Not only would spending any taxpayer money on this scheme be extremely foolish, it's a bad idea even if the Redskins bought the land at market value and financed everything themselves, which they surely don't actually plan to do. In fact, having any Redskins facilities or stadium anywhere inside the District would be harmful to its future.
As DeBonis notes, Hill East, aka Reservation 13, is slated to become a mixed-use community with access to Metro on one side and the river on the other. Progress has been stalled due to the economy, but the economy will pick up, and the District needs to be thinking long term.
A practice facility occupies an enormous amount of land but employs or houses very few people. DC needs more taxpaying residents and more jobs, not big practice fields, weight rooms, and gyms for a small number of athletes. Maybe a couple rich ones will live in DC and bring their taxes, but how many really might? If they want to live in an urban area, they already can live here; if they don't, they won't anyway.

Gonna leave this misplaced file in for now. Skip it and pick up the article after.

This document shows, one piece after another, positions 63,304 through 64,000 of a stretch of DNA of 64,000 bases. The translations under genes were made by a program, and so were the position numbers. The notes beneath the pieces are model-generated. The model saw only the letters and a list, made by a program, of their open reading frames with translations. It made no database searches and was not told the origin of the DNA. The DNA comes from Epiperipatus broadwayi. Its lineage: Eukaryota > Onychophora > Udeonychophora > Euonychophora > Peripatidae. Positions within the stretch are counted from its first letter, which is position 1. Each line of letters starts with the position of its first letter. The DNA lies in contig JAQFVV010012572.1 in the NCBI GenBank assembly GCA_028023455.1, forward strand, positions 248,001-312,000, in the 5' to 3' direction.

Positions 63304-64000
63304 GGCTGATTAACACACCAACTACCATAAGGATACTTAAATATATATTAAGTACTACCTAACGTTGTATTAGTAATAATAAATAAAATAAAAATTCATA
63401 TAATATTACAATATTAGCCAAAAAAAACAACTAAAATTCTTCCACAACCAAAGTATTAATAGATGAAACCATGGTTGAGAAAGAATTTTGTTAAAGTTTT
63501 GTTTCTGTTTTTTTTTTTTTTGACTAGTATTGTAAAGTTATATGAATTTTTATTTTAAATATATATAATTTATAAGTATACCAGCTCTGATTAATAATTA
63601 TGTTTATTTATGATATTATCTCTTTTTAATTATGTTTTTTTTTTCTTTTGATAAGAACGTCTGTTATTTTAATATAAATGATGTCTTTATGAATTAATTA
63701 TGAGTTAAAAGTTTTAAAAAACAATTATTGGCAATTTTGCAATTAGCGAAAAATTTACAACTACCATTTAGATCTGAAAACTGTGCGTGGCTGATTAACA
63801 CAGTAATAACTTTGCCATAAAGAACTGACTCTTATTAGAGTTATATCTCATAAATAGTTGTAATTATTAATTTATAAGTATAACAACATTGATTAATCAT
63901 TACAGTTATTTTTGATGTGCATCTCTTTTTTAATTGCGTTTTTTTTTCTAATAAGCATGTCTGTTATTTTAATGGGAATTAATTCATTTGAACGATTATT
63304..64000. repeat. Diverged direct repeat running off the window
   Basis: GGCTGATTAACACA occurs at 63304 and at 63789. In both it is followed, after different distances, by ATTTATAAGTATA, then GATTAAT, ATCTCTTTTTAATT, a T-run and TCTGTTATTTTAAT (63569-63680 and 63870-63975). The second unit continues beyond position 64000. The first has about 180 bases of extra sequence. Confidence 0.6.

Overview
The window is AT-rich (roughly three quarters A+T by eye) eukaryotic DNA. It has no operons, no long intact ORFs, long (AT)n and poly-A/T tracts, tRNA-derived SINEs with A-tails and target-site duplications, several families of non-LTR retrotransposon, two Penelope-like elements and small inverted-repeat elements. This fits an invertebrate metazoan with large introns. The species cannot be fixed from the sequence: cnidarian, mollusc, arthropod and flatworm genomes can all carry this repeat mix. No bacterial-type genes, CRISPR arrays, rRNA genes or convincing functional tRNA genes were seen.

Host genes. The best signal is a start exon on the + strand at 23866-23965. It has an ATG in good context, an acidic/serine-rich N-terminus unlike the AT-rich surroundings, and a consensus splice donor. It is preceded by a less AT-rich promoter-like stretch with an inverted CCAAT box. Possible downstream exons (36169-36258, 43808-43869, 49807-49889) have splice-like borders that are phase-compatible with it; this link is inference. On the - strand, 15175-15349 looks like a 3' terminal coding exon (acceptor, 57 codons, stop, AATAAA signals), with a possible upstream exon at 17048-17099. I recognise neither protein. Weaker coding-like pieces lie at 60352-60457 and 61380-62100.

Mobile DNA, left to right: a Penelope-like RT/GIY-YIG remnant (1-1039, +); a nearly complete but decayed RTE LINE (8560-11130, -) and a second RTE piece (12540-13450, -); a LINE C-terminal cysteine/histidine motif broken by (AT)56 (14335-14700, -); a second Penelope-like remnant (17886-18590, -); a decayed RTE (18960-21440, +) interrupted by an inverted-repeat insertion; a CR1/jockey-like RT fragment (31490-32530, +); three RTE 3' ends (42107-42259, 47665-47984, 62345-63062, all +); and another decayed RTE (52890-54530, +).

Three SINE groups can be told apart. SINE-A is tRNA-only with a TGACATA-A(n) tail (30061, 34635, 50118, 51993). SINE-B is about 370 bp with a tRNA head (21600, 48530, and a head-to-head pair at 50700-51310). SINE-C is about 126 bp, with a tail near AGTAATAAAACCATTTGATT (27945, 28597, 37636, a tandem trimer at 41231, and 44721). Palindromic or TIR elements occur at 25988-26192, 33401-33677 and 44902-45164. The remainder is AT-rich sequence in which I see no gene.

DeBonis suggests using some of the huge parking lots, which sit on federal land designated exclusively for recreation. But even this is a bad use of space. We could build playing fields for our residents and schools instead. There's already a skate park going into this area; suggestions from a recent Capital Business forum included adding a velodrome or rock climbing.